Myths and misconceptions about how to calculate severance pay in Ontario continue to be pervasive, especially during the COVID-19 pandemic.
As both a leading employment lawyer and host of Canada’s only Employment Law Show on TV and radio, I speak to countless people who hold various incorrect theories about what a fair severance package should look like. Some suggest that two weeks’ pay is an appropriate standard, while others believe that a mere one week’s pay per year of service is the most anyone can receive.
In reality, a true severance package takes into account both provincially mandated minimums and, more importantly, full severance pay as determined by common law standards.
Here are the key common law standards used to calculate severance pay in Ontario.
Length of employment
Many people believe that only those employees who have spent many years with a company are owed a significant severance package. This is not true.
In many cases, an employee with very little service time under their belt can expect to receive comparably higher severance amounts than their long-serving colleagues.
For example, an employee who is 60 years old with 30 years of service would be entitled to as much as 24 months’ severance. That same employee with only two years of service would be entitled to as much as eight months’ severance pay.
Older employees are generally entitled to larger severance packages. This accounts for the increased difficulties that older workers face when looking for a new job.
Some employers may try to avoid making a large severance payout to older employees by forcing them to resign or retire. Attempting to force a resignation, however, can be interpreted as a termination with severance, and the employee could potentially be entitled to human rights damages as well.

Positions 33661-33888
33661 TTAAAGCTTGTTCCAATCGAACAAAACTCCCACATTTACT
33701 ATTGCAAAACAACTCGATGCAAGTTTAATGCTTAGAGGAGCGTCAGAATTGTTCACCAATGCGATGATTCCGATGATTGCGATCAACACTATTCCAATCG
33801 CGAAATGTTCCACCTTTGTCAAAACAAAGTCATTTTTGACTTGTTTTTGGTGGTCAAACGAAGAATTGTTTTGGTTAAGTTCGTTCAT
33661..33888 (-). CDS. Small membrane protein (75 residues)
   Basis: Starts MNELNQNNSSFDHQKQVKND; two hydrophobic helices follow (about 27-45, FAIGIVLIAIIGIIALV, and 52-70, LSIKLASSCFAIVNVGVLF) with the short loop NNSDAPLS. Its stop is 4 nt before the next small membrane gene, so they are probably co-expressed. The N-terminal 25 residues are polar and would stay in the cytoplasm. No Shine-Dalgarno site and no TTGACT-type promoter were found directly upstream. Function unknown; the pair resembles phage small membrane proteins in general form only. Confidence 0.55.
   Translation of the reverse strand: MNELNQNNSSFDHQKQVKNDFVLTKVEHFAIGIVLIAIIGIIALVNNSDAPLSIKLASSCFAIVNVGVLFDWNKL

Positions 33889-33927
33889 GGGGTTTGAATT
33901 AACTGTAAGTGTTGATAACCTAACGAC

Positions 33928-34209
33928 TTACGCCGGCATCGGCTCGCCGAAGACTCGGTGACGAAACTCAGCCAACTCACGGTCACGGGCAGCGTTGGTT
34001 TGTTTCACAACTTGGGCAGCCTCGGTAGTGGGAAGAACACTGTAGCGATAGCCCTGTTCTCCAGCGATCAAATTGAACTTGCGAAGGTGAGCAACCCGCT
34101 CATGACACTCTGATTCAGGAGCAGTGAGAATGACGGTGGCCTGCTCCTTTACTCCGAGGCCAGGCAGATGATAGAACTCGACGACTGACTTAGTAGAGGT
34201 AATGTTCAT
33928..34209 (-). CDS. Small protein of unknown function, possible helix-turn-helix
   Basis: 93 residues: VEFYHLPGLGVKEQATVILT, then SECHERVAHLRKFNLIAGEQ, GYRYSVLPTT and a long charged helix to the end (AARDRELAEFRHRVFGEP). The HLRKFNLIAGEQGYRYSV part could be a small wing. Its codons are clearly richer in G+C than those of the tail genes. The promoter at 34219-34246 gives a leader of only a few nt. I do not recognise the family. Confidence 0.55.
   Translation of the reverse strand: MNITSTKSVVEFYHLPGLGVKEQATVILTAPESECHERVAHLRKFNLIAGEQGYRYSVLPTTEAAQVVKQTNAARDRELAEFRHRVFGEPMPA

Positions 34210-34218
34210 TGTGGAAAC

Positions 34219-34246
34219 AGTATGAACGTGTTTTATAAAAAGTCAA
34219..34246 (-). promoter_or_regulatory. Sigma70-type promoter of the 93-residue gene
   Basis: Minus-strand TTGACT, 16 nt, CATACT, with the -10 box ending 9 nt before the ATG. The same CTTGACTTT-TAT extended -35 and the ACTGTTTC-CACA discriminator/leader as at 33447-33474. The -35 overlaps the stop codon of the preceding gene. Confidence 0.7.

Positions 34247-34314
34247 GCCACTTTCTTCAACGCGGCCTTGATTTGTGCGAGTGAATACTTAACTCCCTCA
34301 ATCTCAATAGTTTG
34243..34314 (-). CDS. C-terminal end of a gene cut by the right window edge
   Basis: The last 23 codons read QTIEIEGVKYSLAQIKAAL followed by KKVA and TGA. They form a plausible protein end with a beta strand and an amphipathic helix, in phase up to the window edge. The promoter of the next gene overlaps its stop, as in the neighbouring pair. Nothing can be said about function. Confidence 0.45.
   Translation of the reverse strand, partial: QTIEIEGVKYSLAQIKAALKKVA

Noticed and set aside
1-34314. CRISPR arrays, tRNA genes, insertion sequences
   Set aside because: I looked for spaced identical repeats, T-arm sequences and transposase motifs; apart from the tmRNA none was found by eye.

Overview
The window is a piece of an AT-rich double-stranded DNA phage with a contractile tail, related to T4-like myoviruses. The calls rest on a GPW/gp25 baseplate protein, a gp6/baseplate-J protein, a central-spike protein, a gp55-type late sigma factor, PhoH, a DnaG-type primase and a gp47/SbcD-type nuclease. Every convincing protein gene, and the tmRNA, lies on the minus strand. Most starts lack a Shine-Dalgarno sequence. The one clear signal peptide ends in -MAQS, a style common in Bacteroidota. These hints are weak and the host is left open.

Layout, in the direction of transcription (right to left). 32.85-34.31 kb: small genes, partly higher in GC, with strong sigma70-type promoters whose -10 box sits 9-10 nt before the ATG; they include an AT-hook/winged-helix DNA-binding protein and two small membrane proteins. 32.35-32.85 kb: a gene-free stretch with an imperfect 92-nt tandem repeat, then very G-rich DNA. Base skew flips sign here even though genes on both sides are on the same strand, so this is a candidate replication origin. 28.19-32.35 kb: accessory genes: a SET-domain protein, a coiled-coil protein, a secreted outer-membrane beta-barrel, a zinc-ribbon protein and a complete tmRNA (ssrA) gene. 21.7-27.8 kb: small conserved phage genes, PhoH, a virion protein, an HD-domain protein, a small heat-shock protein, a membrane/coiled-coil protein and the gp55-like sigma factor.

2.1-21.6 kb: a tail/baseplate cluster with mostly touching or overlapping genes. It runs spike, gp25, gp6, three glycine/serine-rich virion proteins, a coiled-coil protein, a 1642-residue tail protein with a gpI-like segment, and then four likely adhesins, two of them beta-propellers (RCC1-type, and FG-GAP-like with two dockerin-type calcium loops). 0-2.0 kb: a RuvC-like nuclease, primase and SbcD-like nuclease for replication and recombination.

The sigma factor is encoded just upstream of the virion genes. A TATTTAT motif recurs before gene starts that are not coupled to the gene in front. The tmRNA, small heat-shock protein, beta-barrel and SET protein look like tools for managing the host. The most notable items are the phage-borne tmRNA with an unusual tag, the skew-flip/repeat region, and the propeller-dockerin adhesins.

Job or position
In the past, senior employees or employees with specialized skills have been given more severance. While that is still true in many cases, standards have begun to change in recent years due to precedent-setting decisions rendered by our courts on various legal cases.
More and more, severance pay is being increased based on the difficulty an individual has in replacing employment, and not only on the position they held with their former employer.
As COVID-19 continues to disrupt lives and livelihoods, it is more important than ever to have our employment law team assess exactly what you are owed when dismissed.
Availability of employment
In today’s competitive employment market, it’s taking longer for people to find new work after being fired. This is one of the most important factors in determining the amount of severance pay owed and applies to individuals of all ages, both short- and long-serving employees.
An employee working in a declining industry, such as manufacturing, will not be able to replace their position as quickly as someone in a different field. Given that severance pay exists to compensate you for the time between jobs, the availability of employment is a crucial factor that an employer must consider when determining what you are owed.
Other factors that determine severance pay
The employment lawyers at Samfiru Tumarkin LLP will comb through additional factors to pinpoint the amount of severance you should receive. These factors include:
- Any termination, non-compete or non-solicitation clause in an employment contract
- Whether you have been fired for cause, which may impact your ability to secure new work
- Whether you were recruited from another job
- Whether you are pregnant, ill or experiencing a medical condition
- Any unpaid overtime you may be owed or bonuses you regularly earn
Before you accept any severance offer from your employer, use the Ontario Severance Pay Calculator or contact an employment lawyer at Samfiru Tumarkin LLP to ensure that the above criteria have been met. My team has successfully fought for and secured full common law compensation for tens of thousands of Ontarians.
Have you been let go from your job? Are you trying to properly calculate the amount of severance pay owed to you?
Contact the firm or call 1-855-821-5900 to secure assistance from an employment lawyer in Ontario or British Columbia. Get the advice you need — and the compensation you deserve.
Lior Samfiru is an employment lawyer and partner at Samfiru Tumarkin LLP, one of Canada’s leading law firms specializing in employment law and disability claims. He provides free advice as the host of Canada’s only Employment Law Show on TV and radio.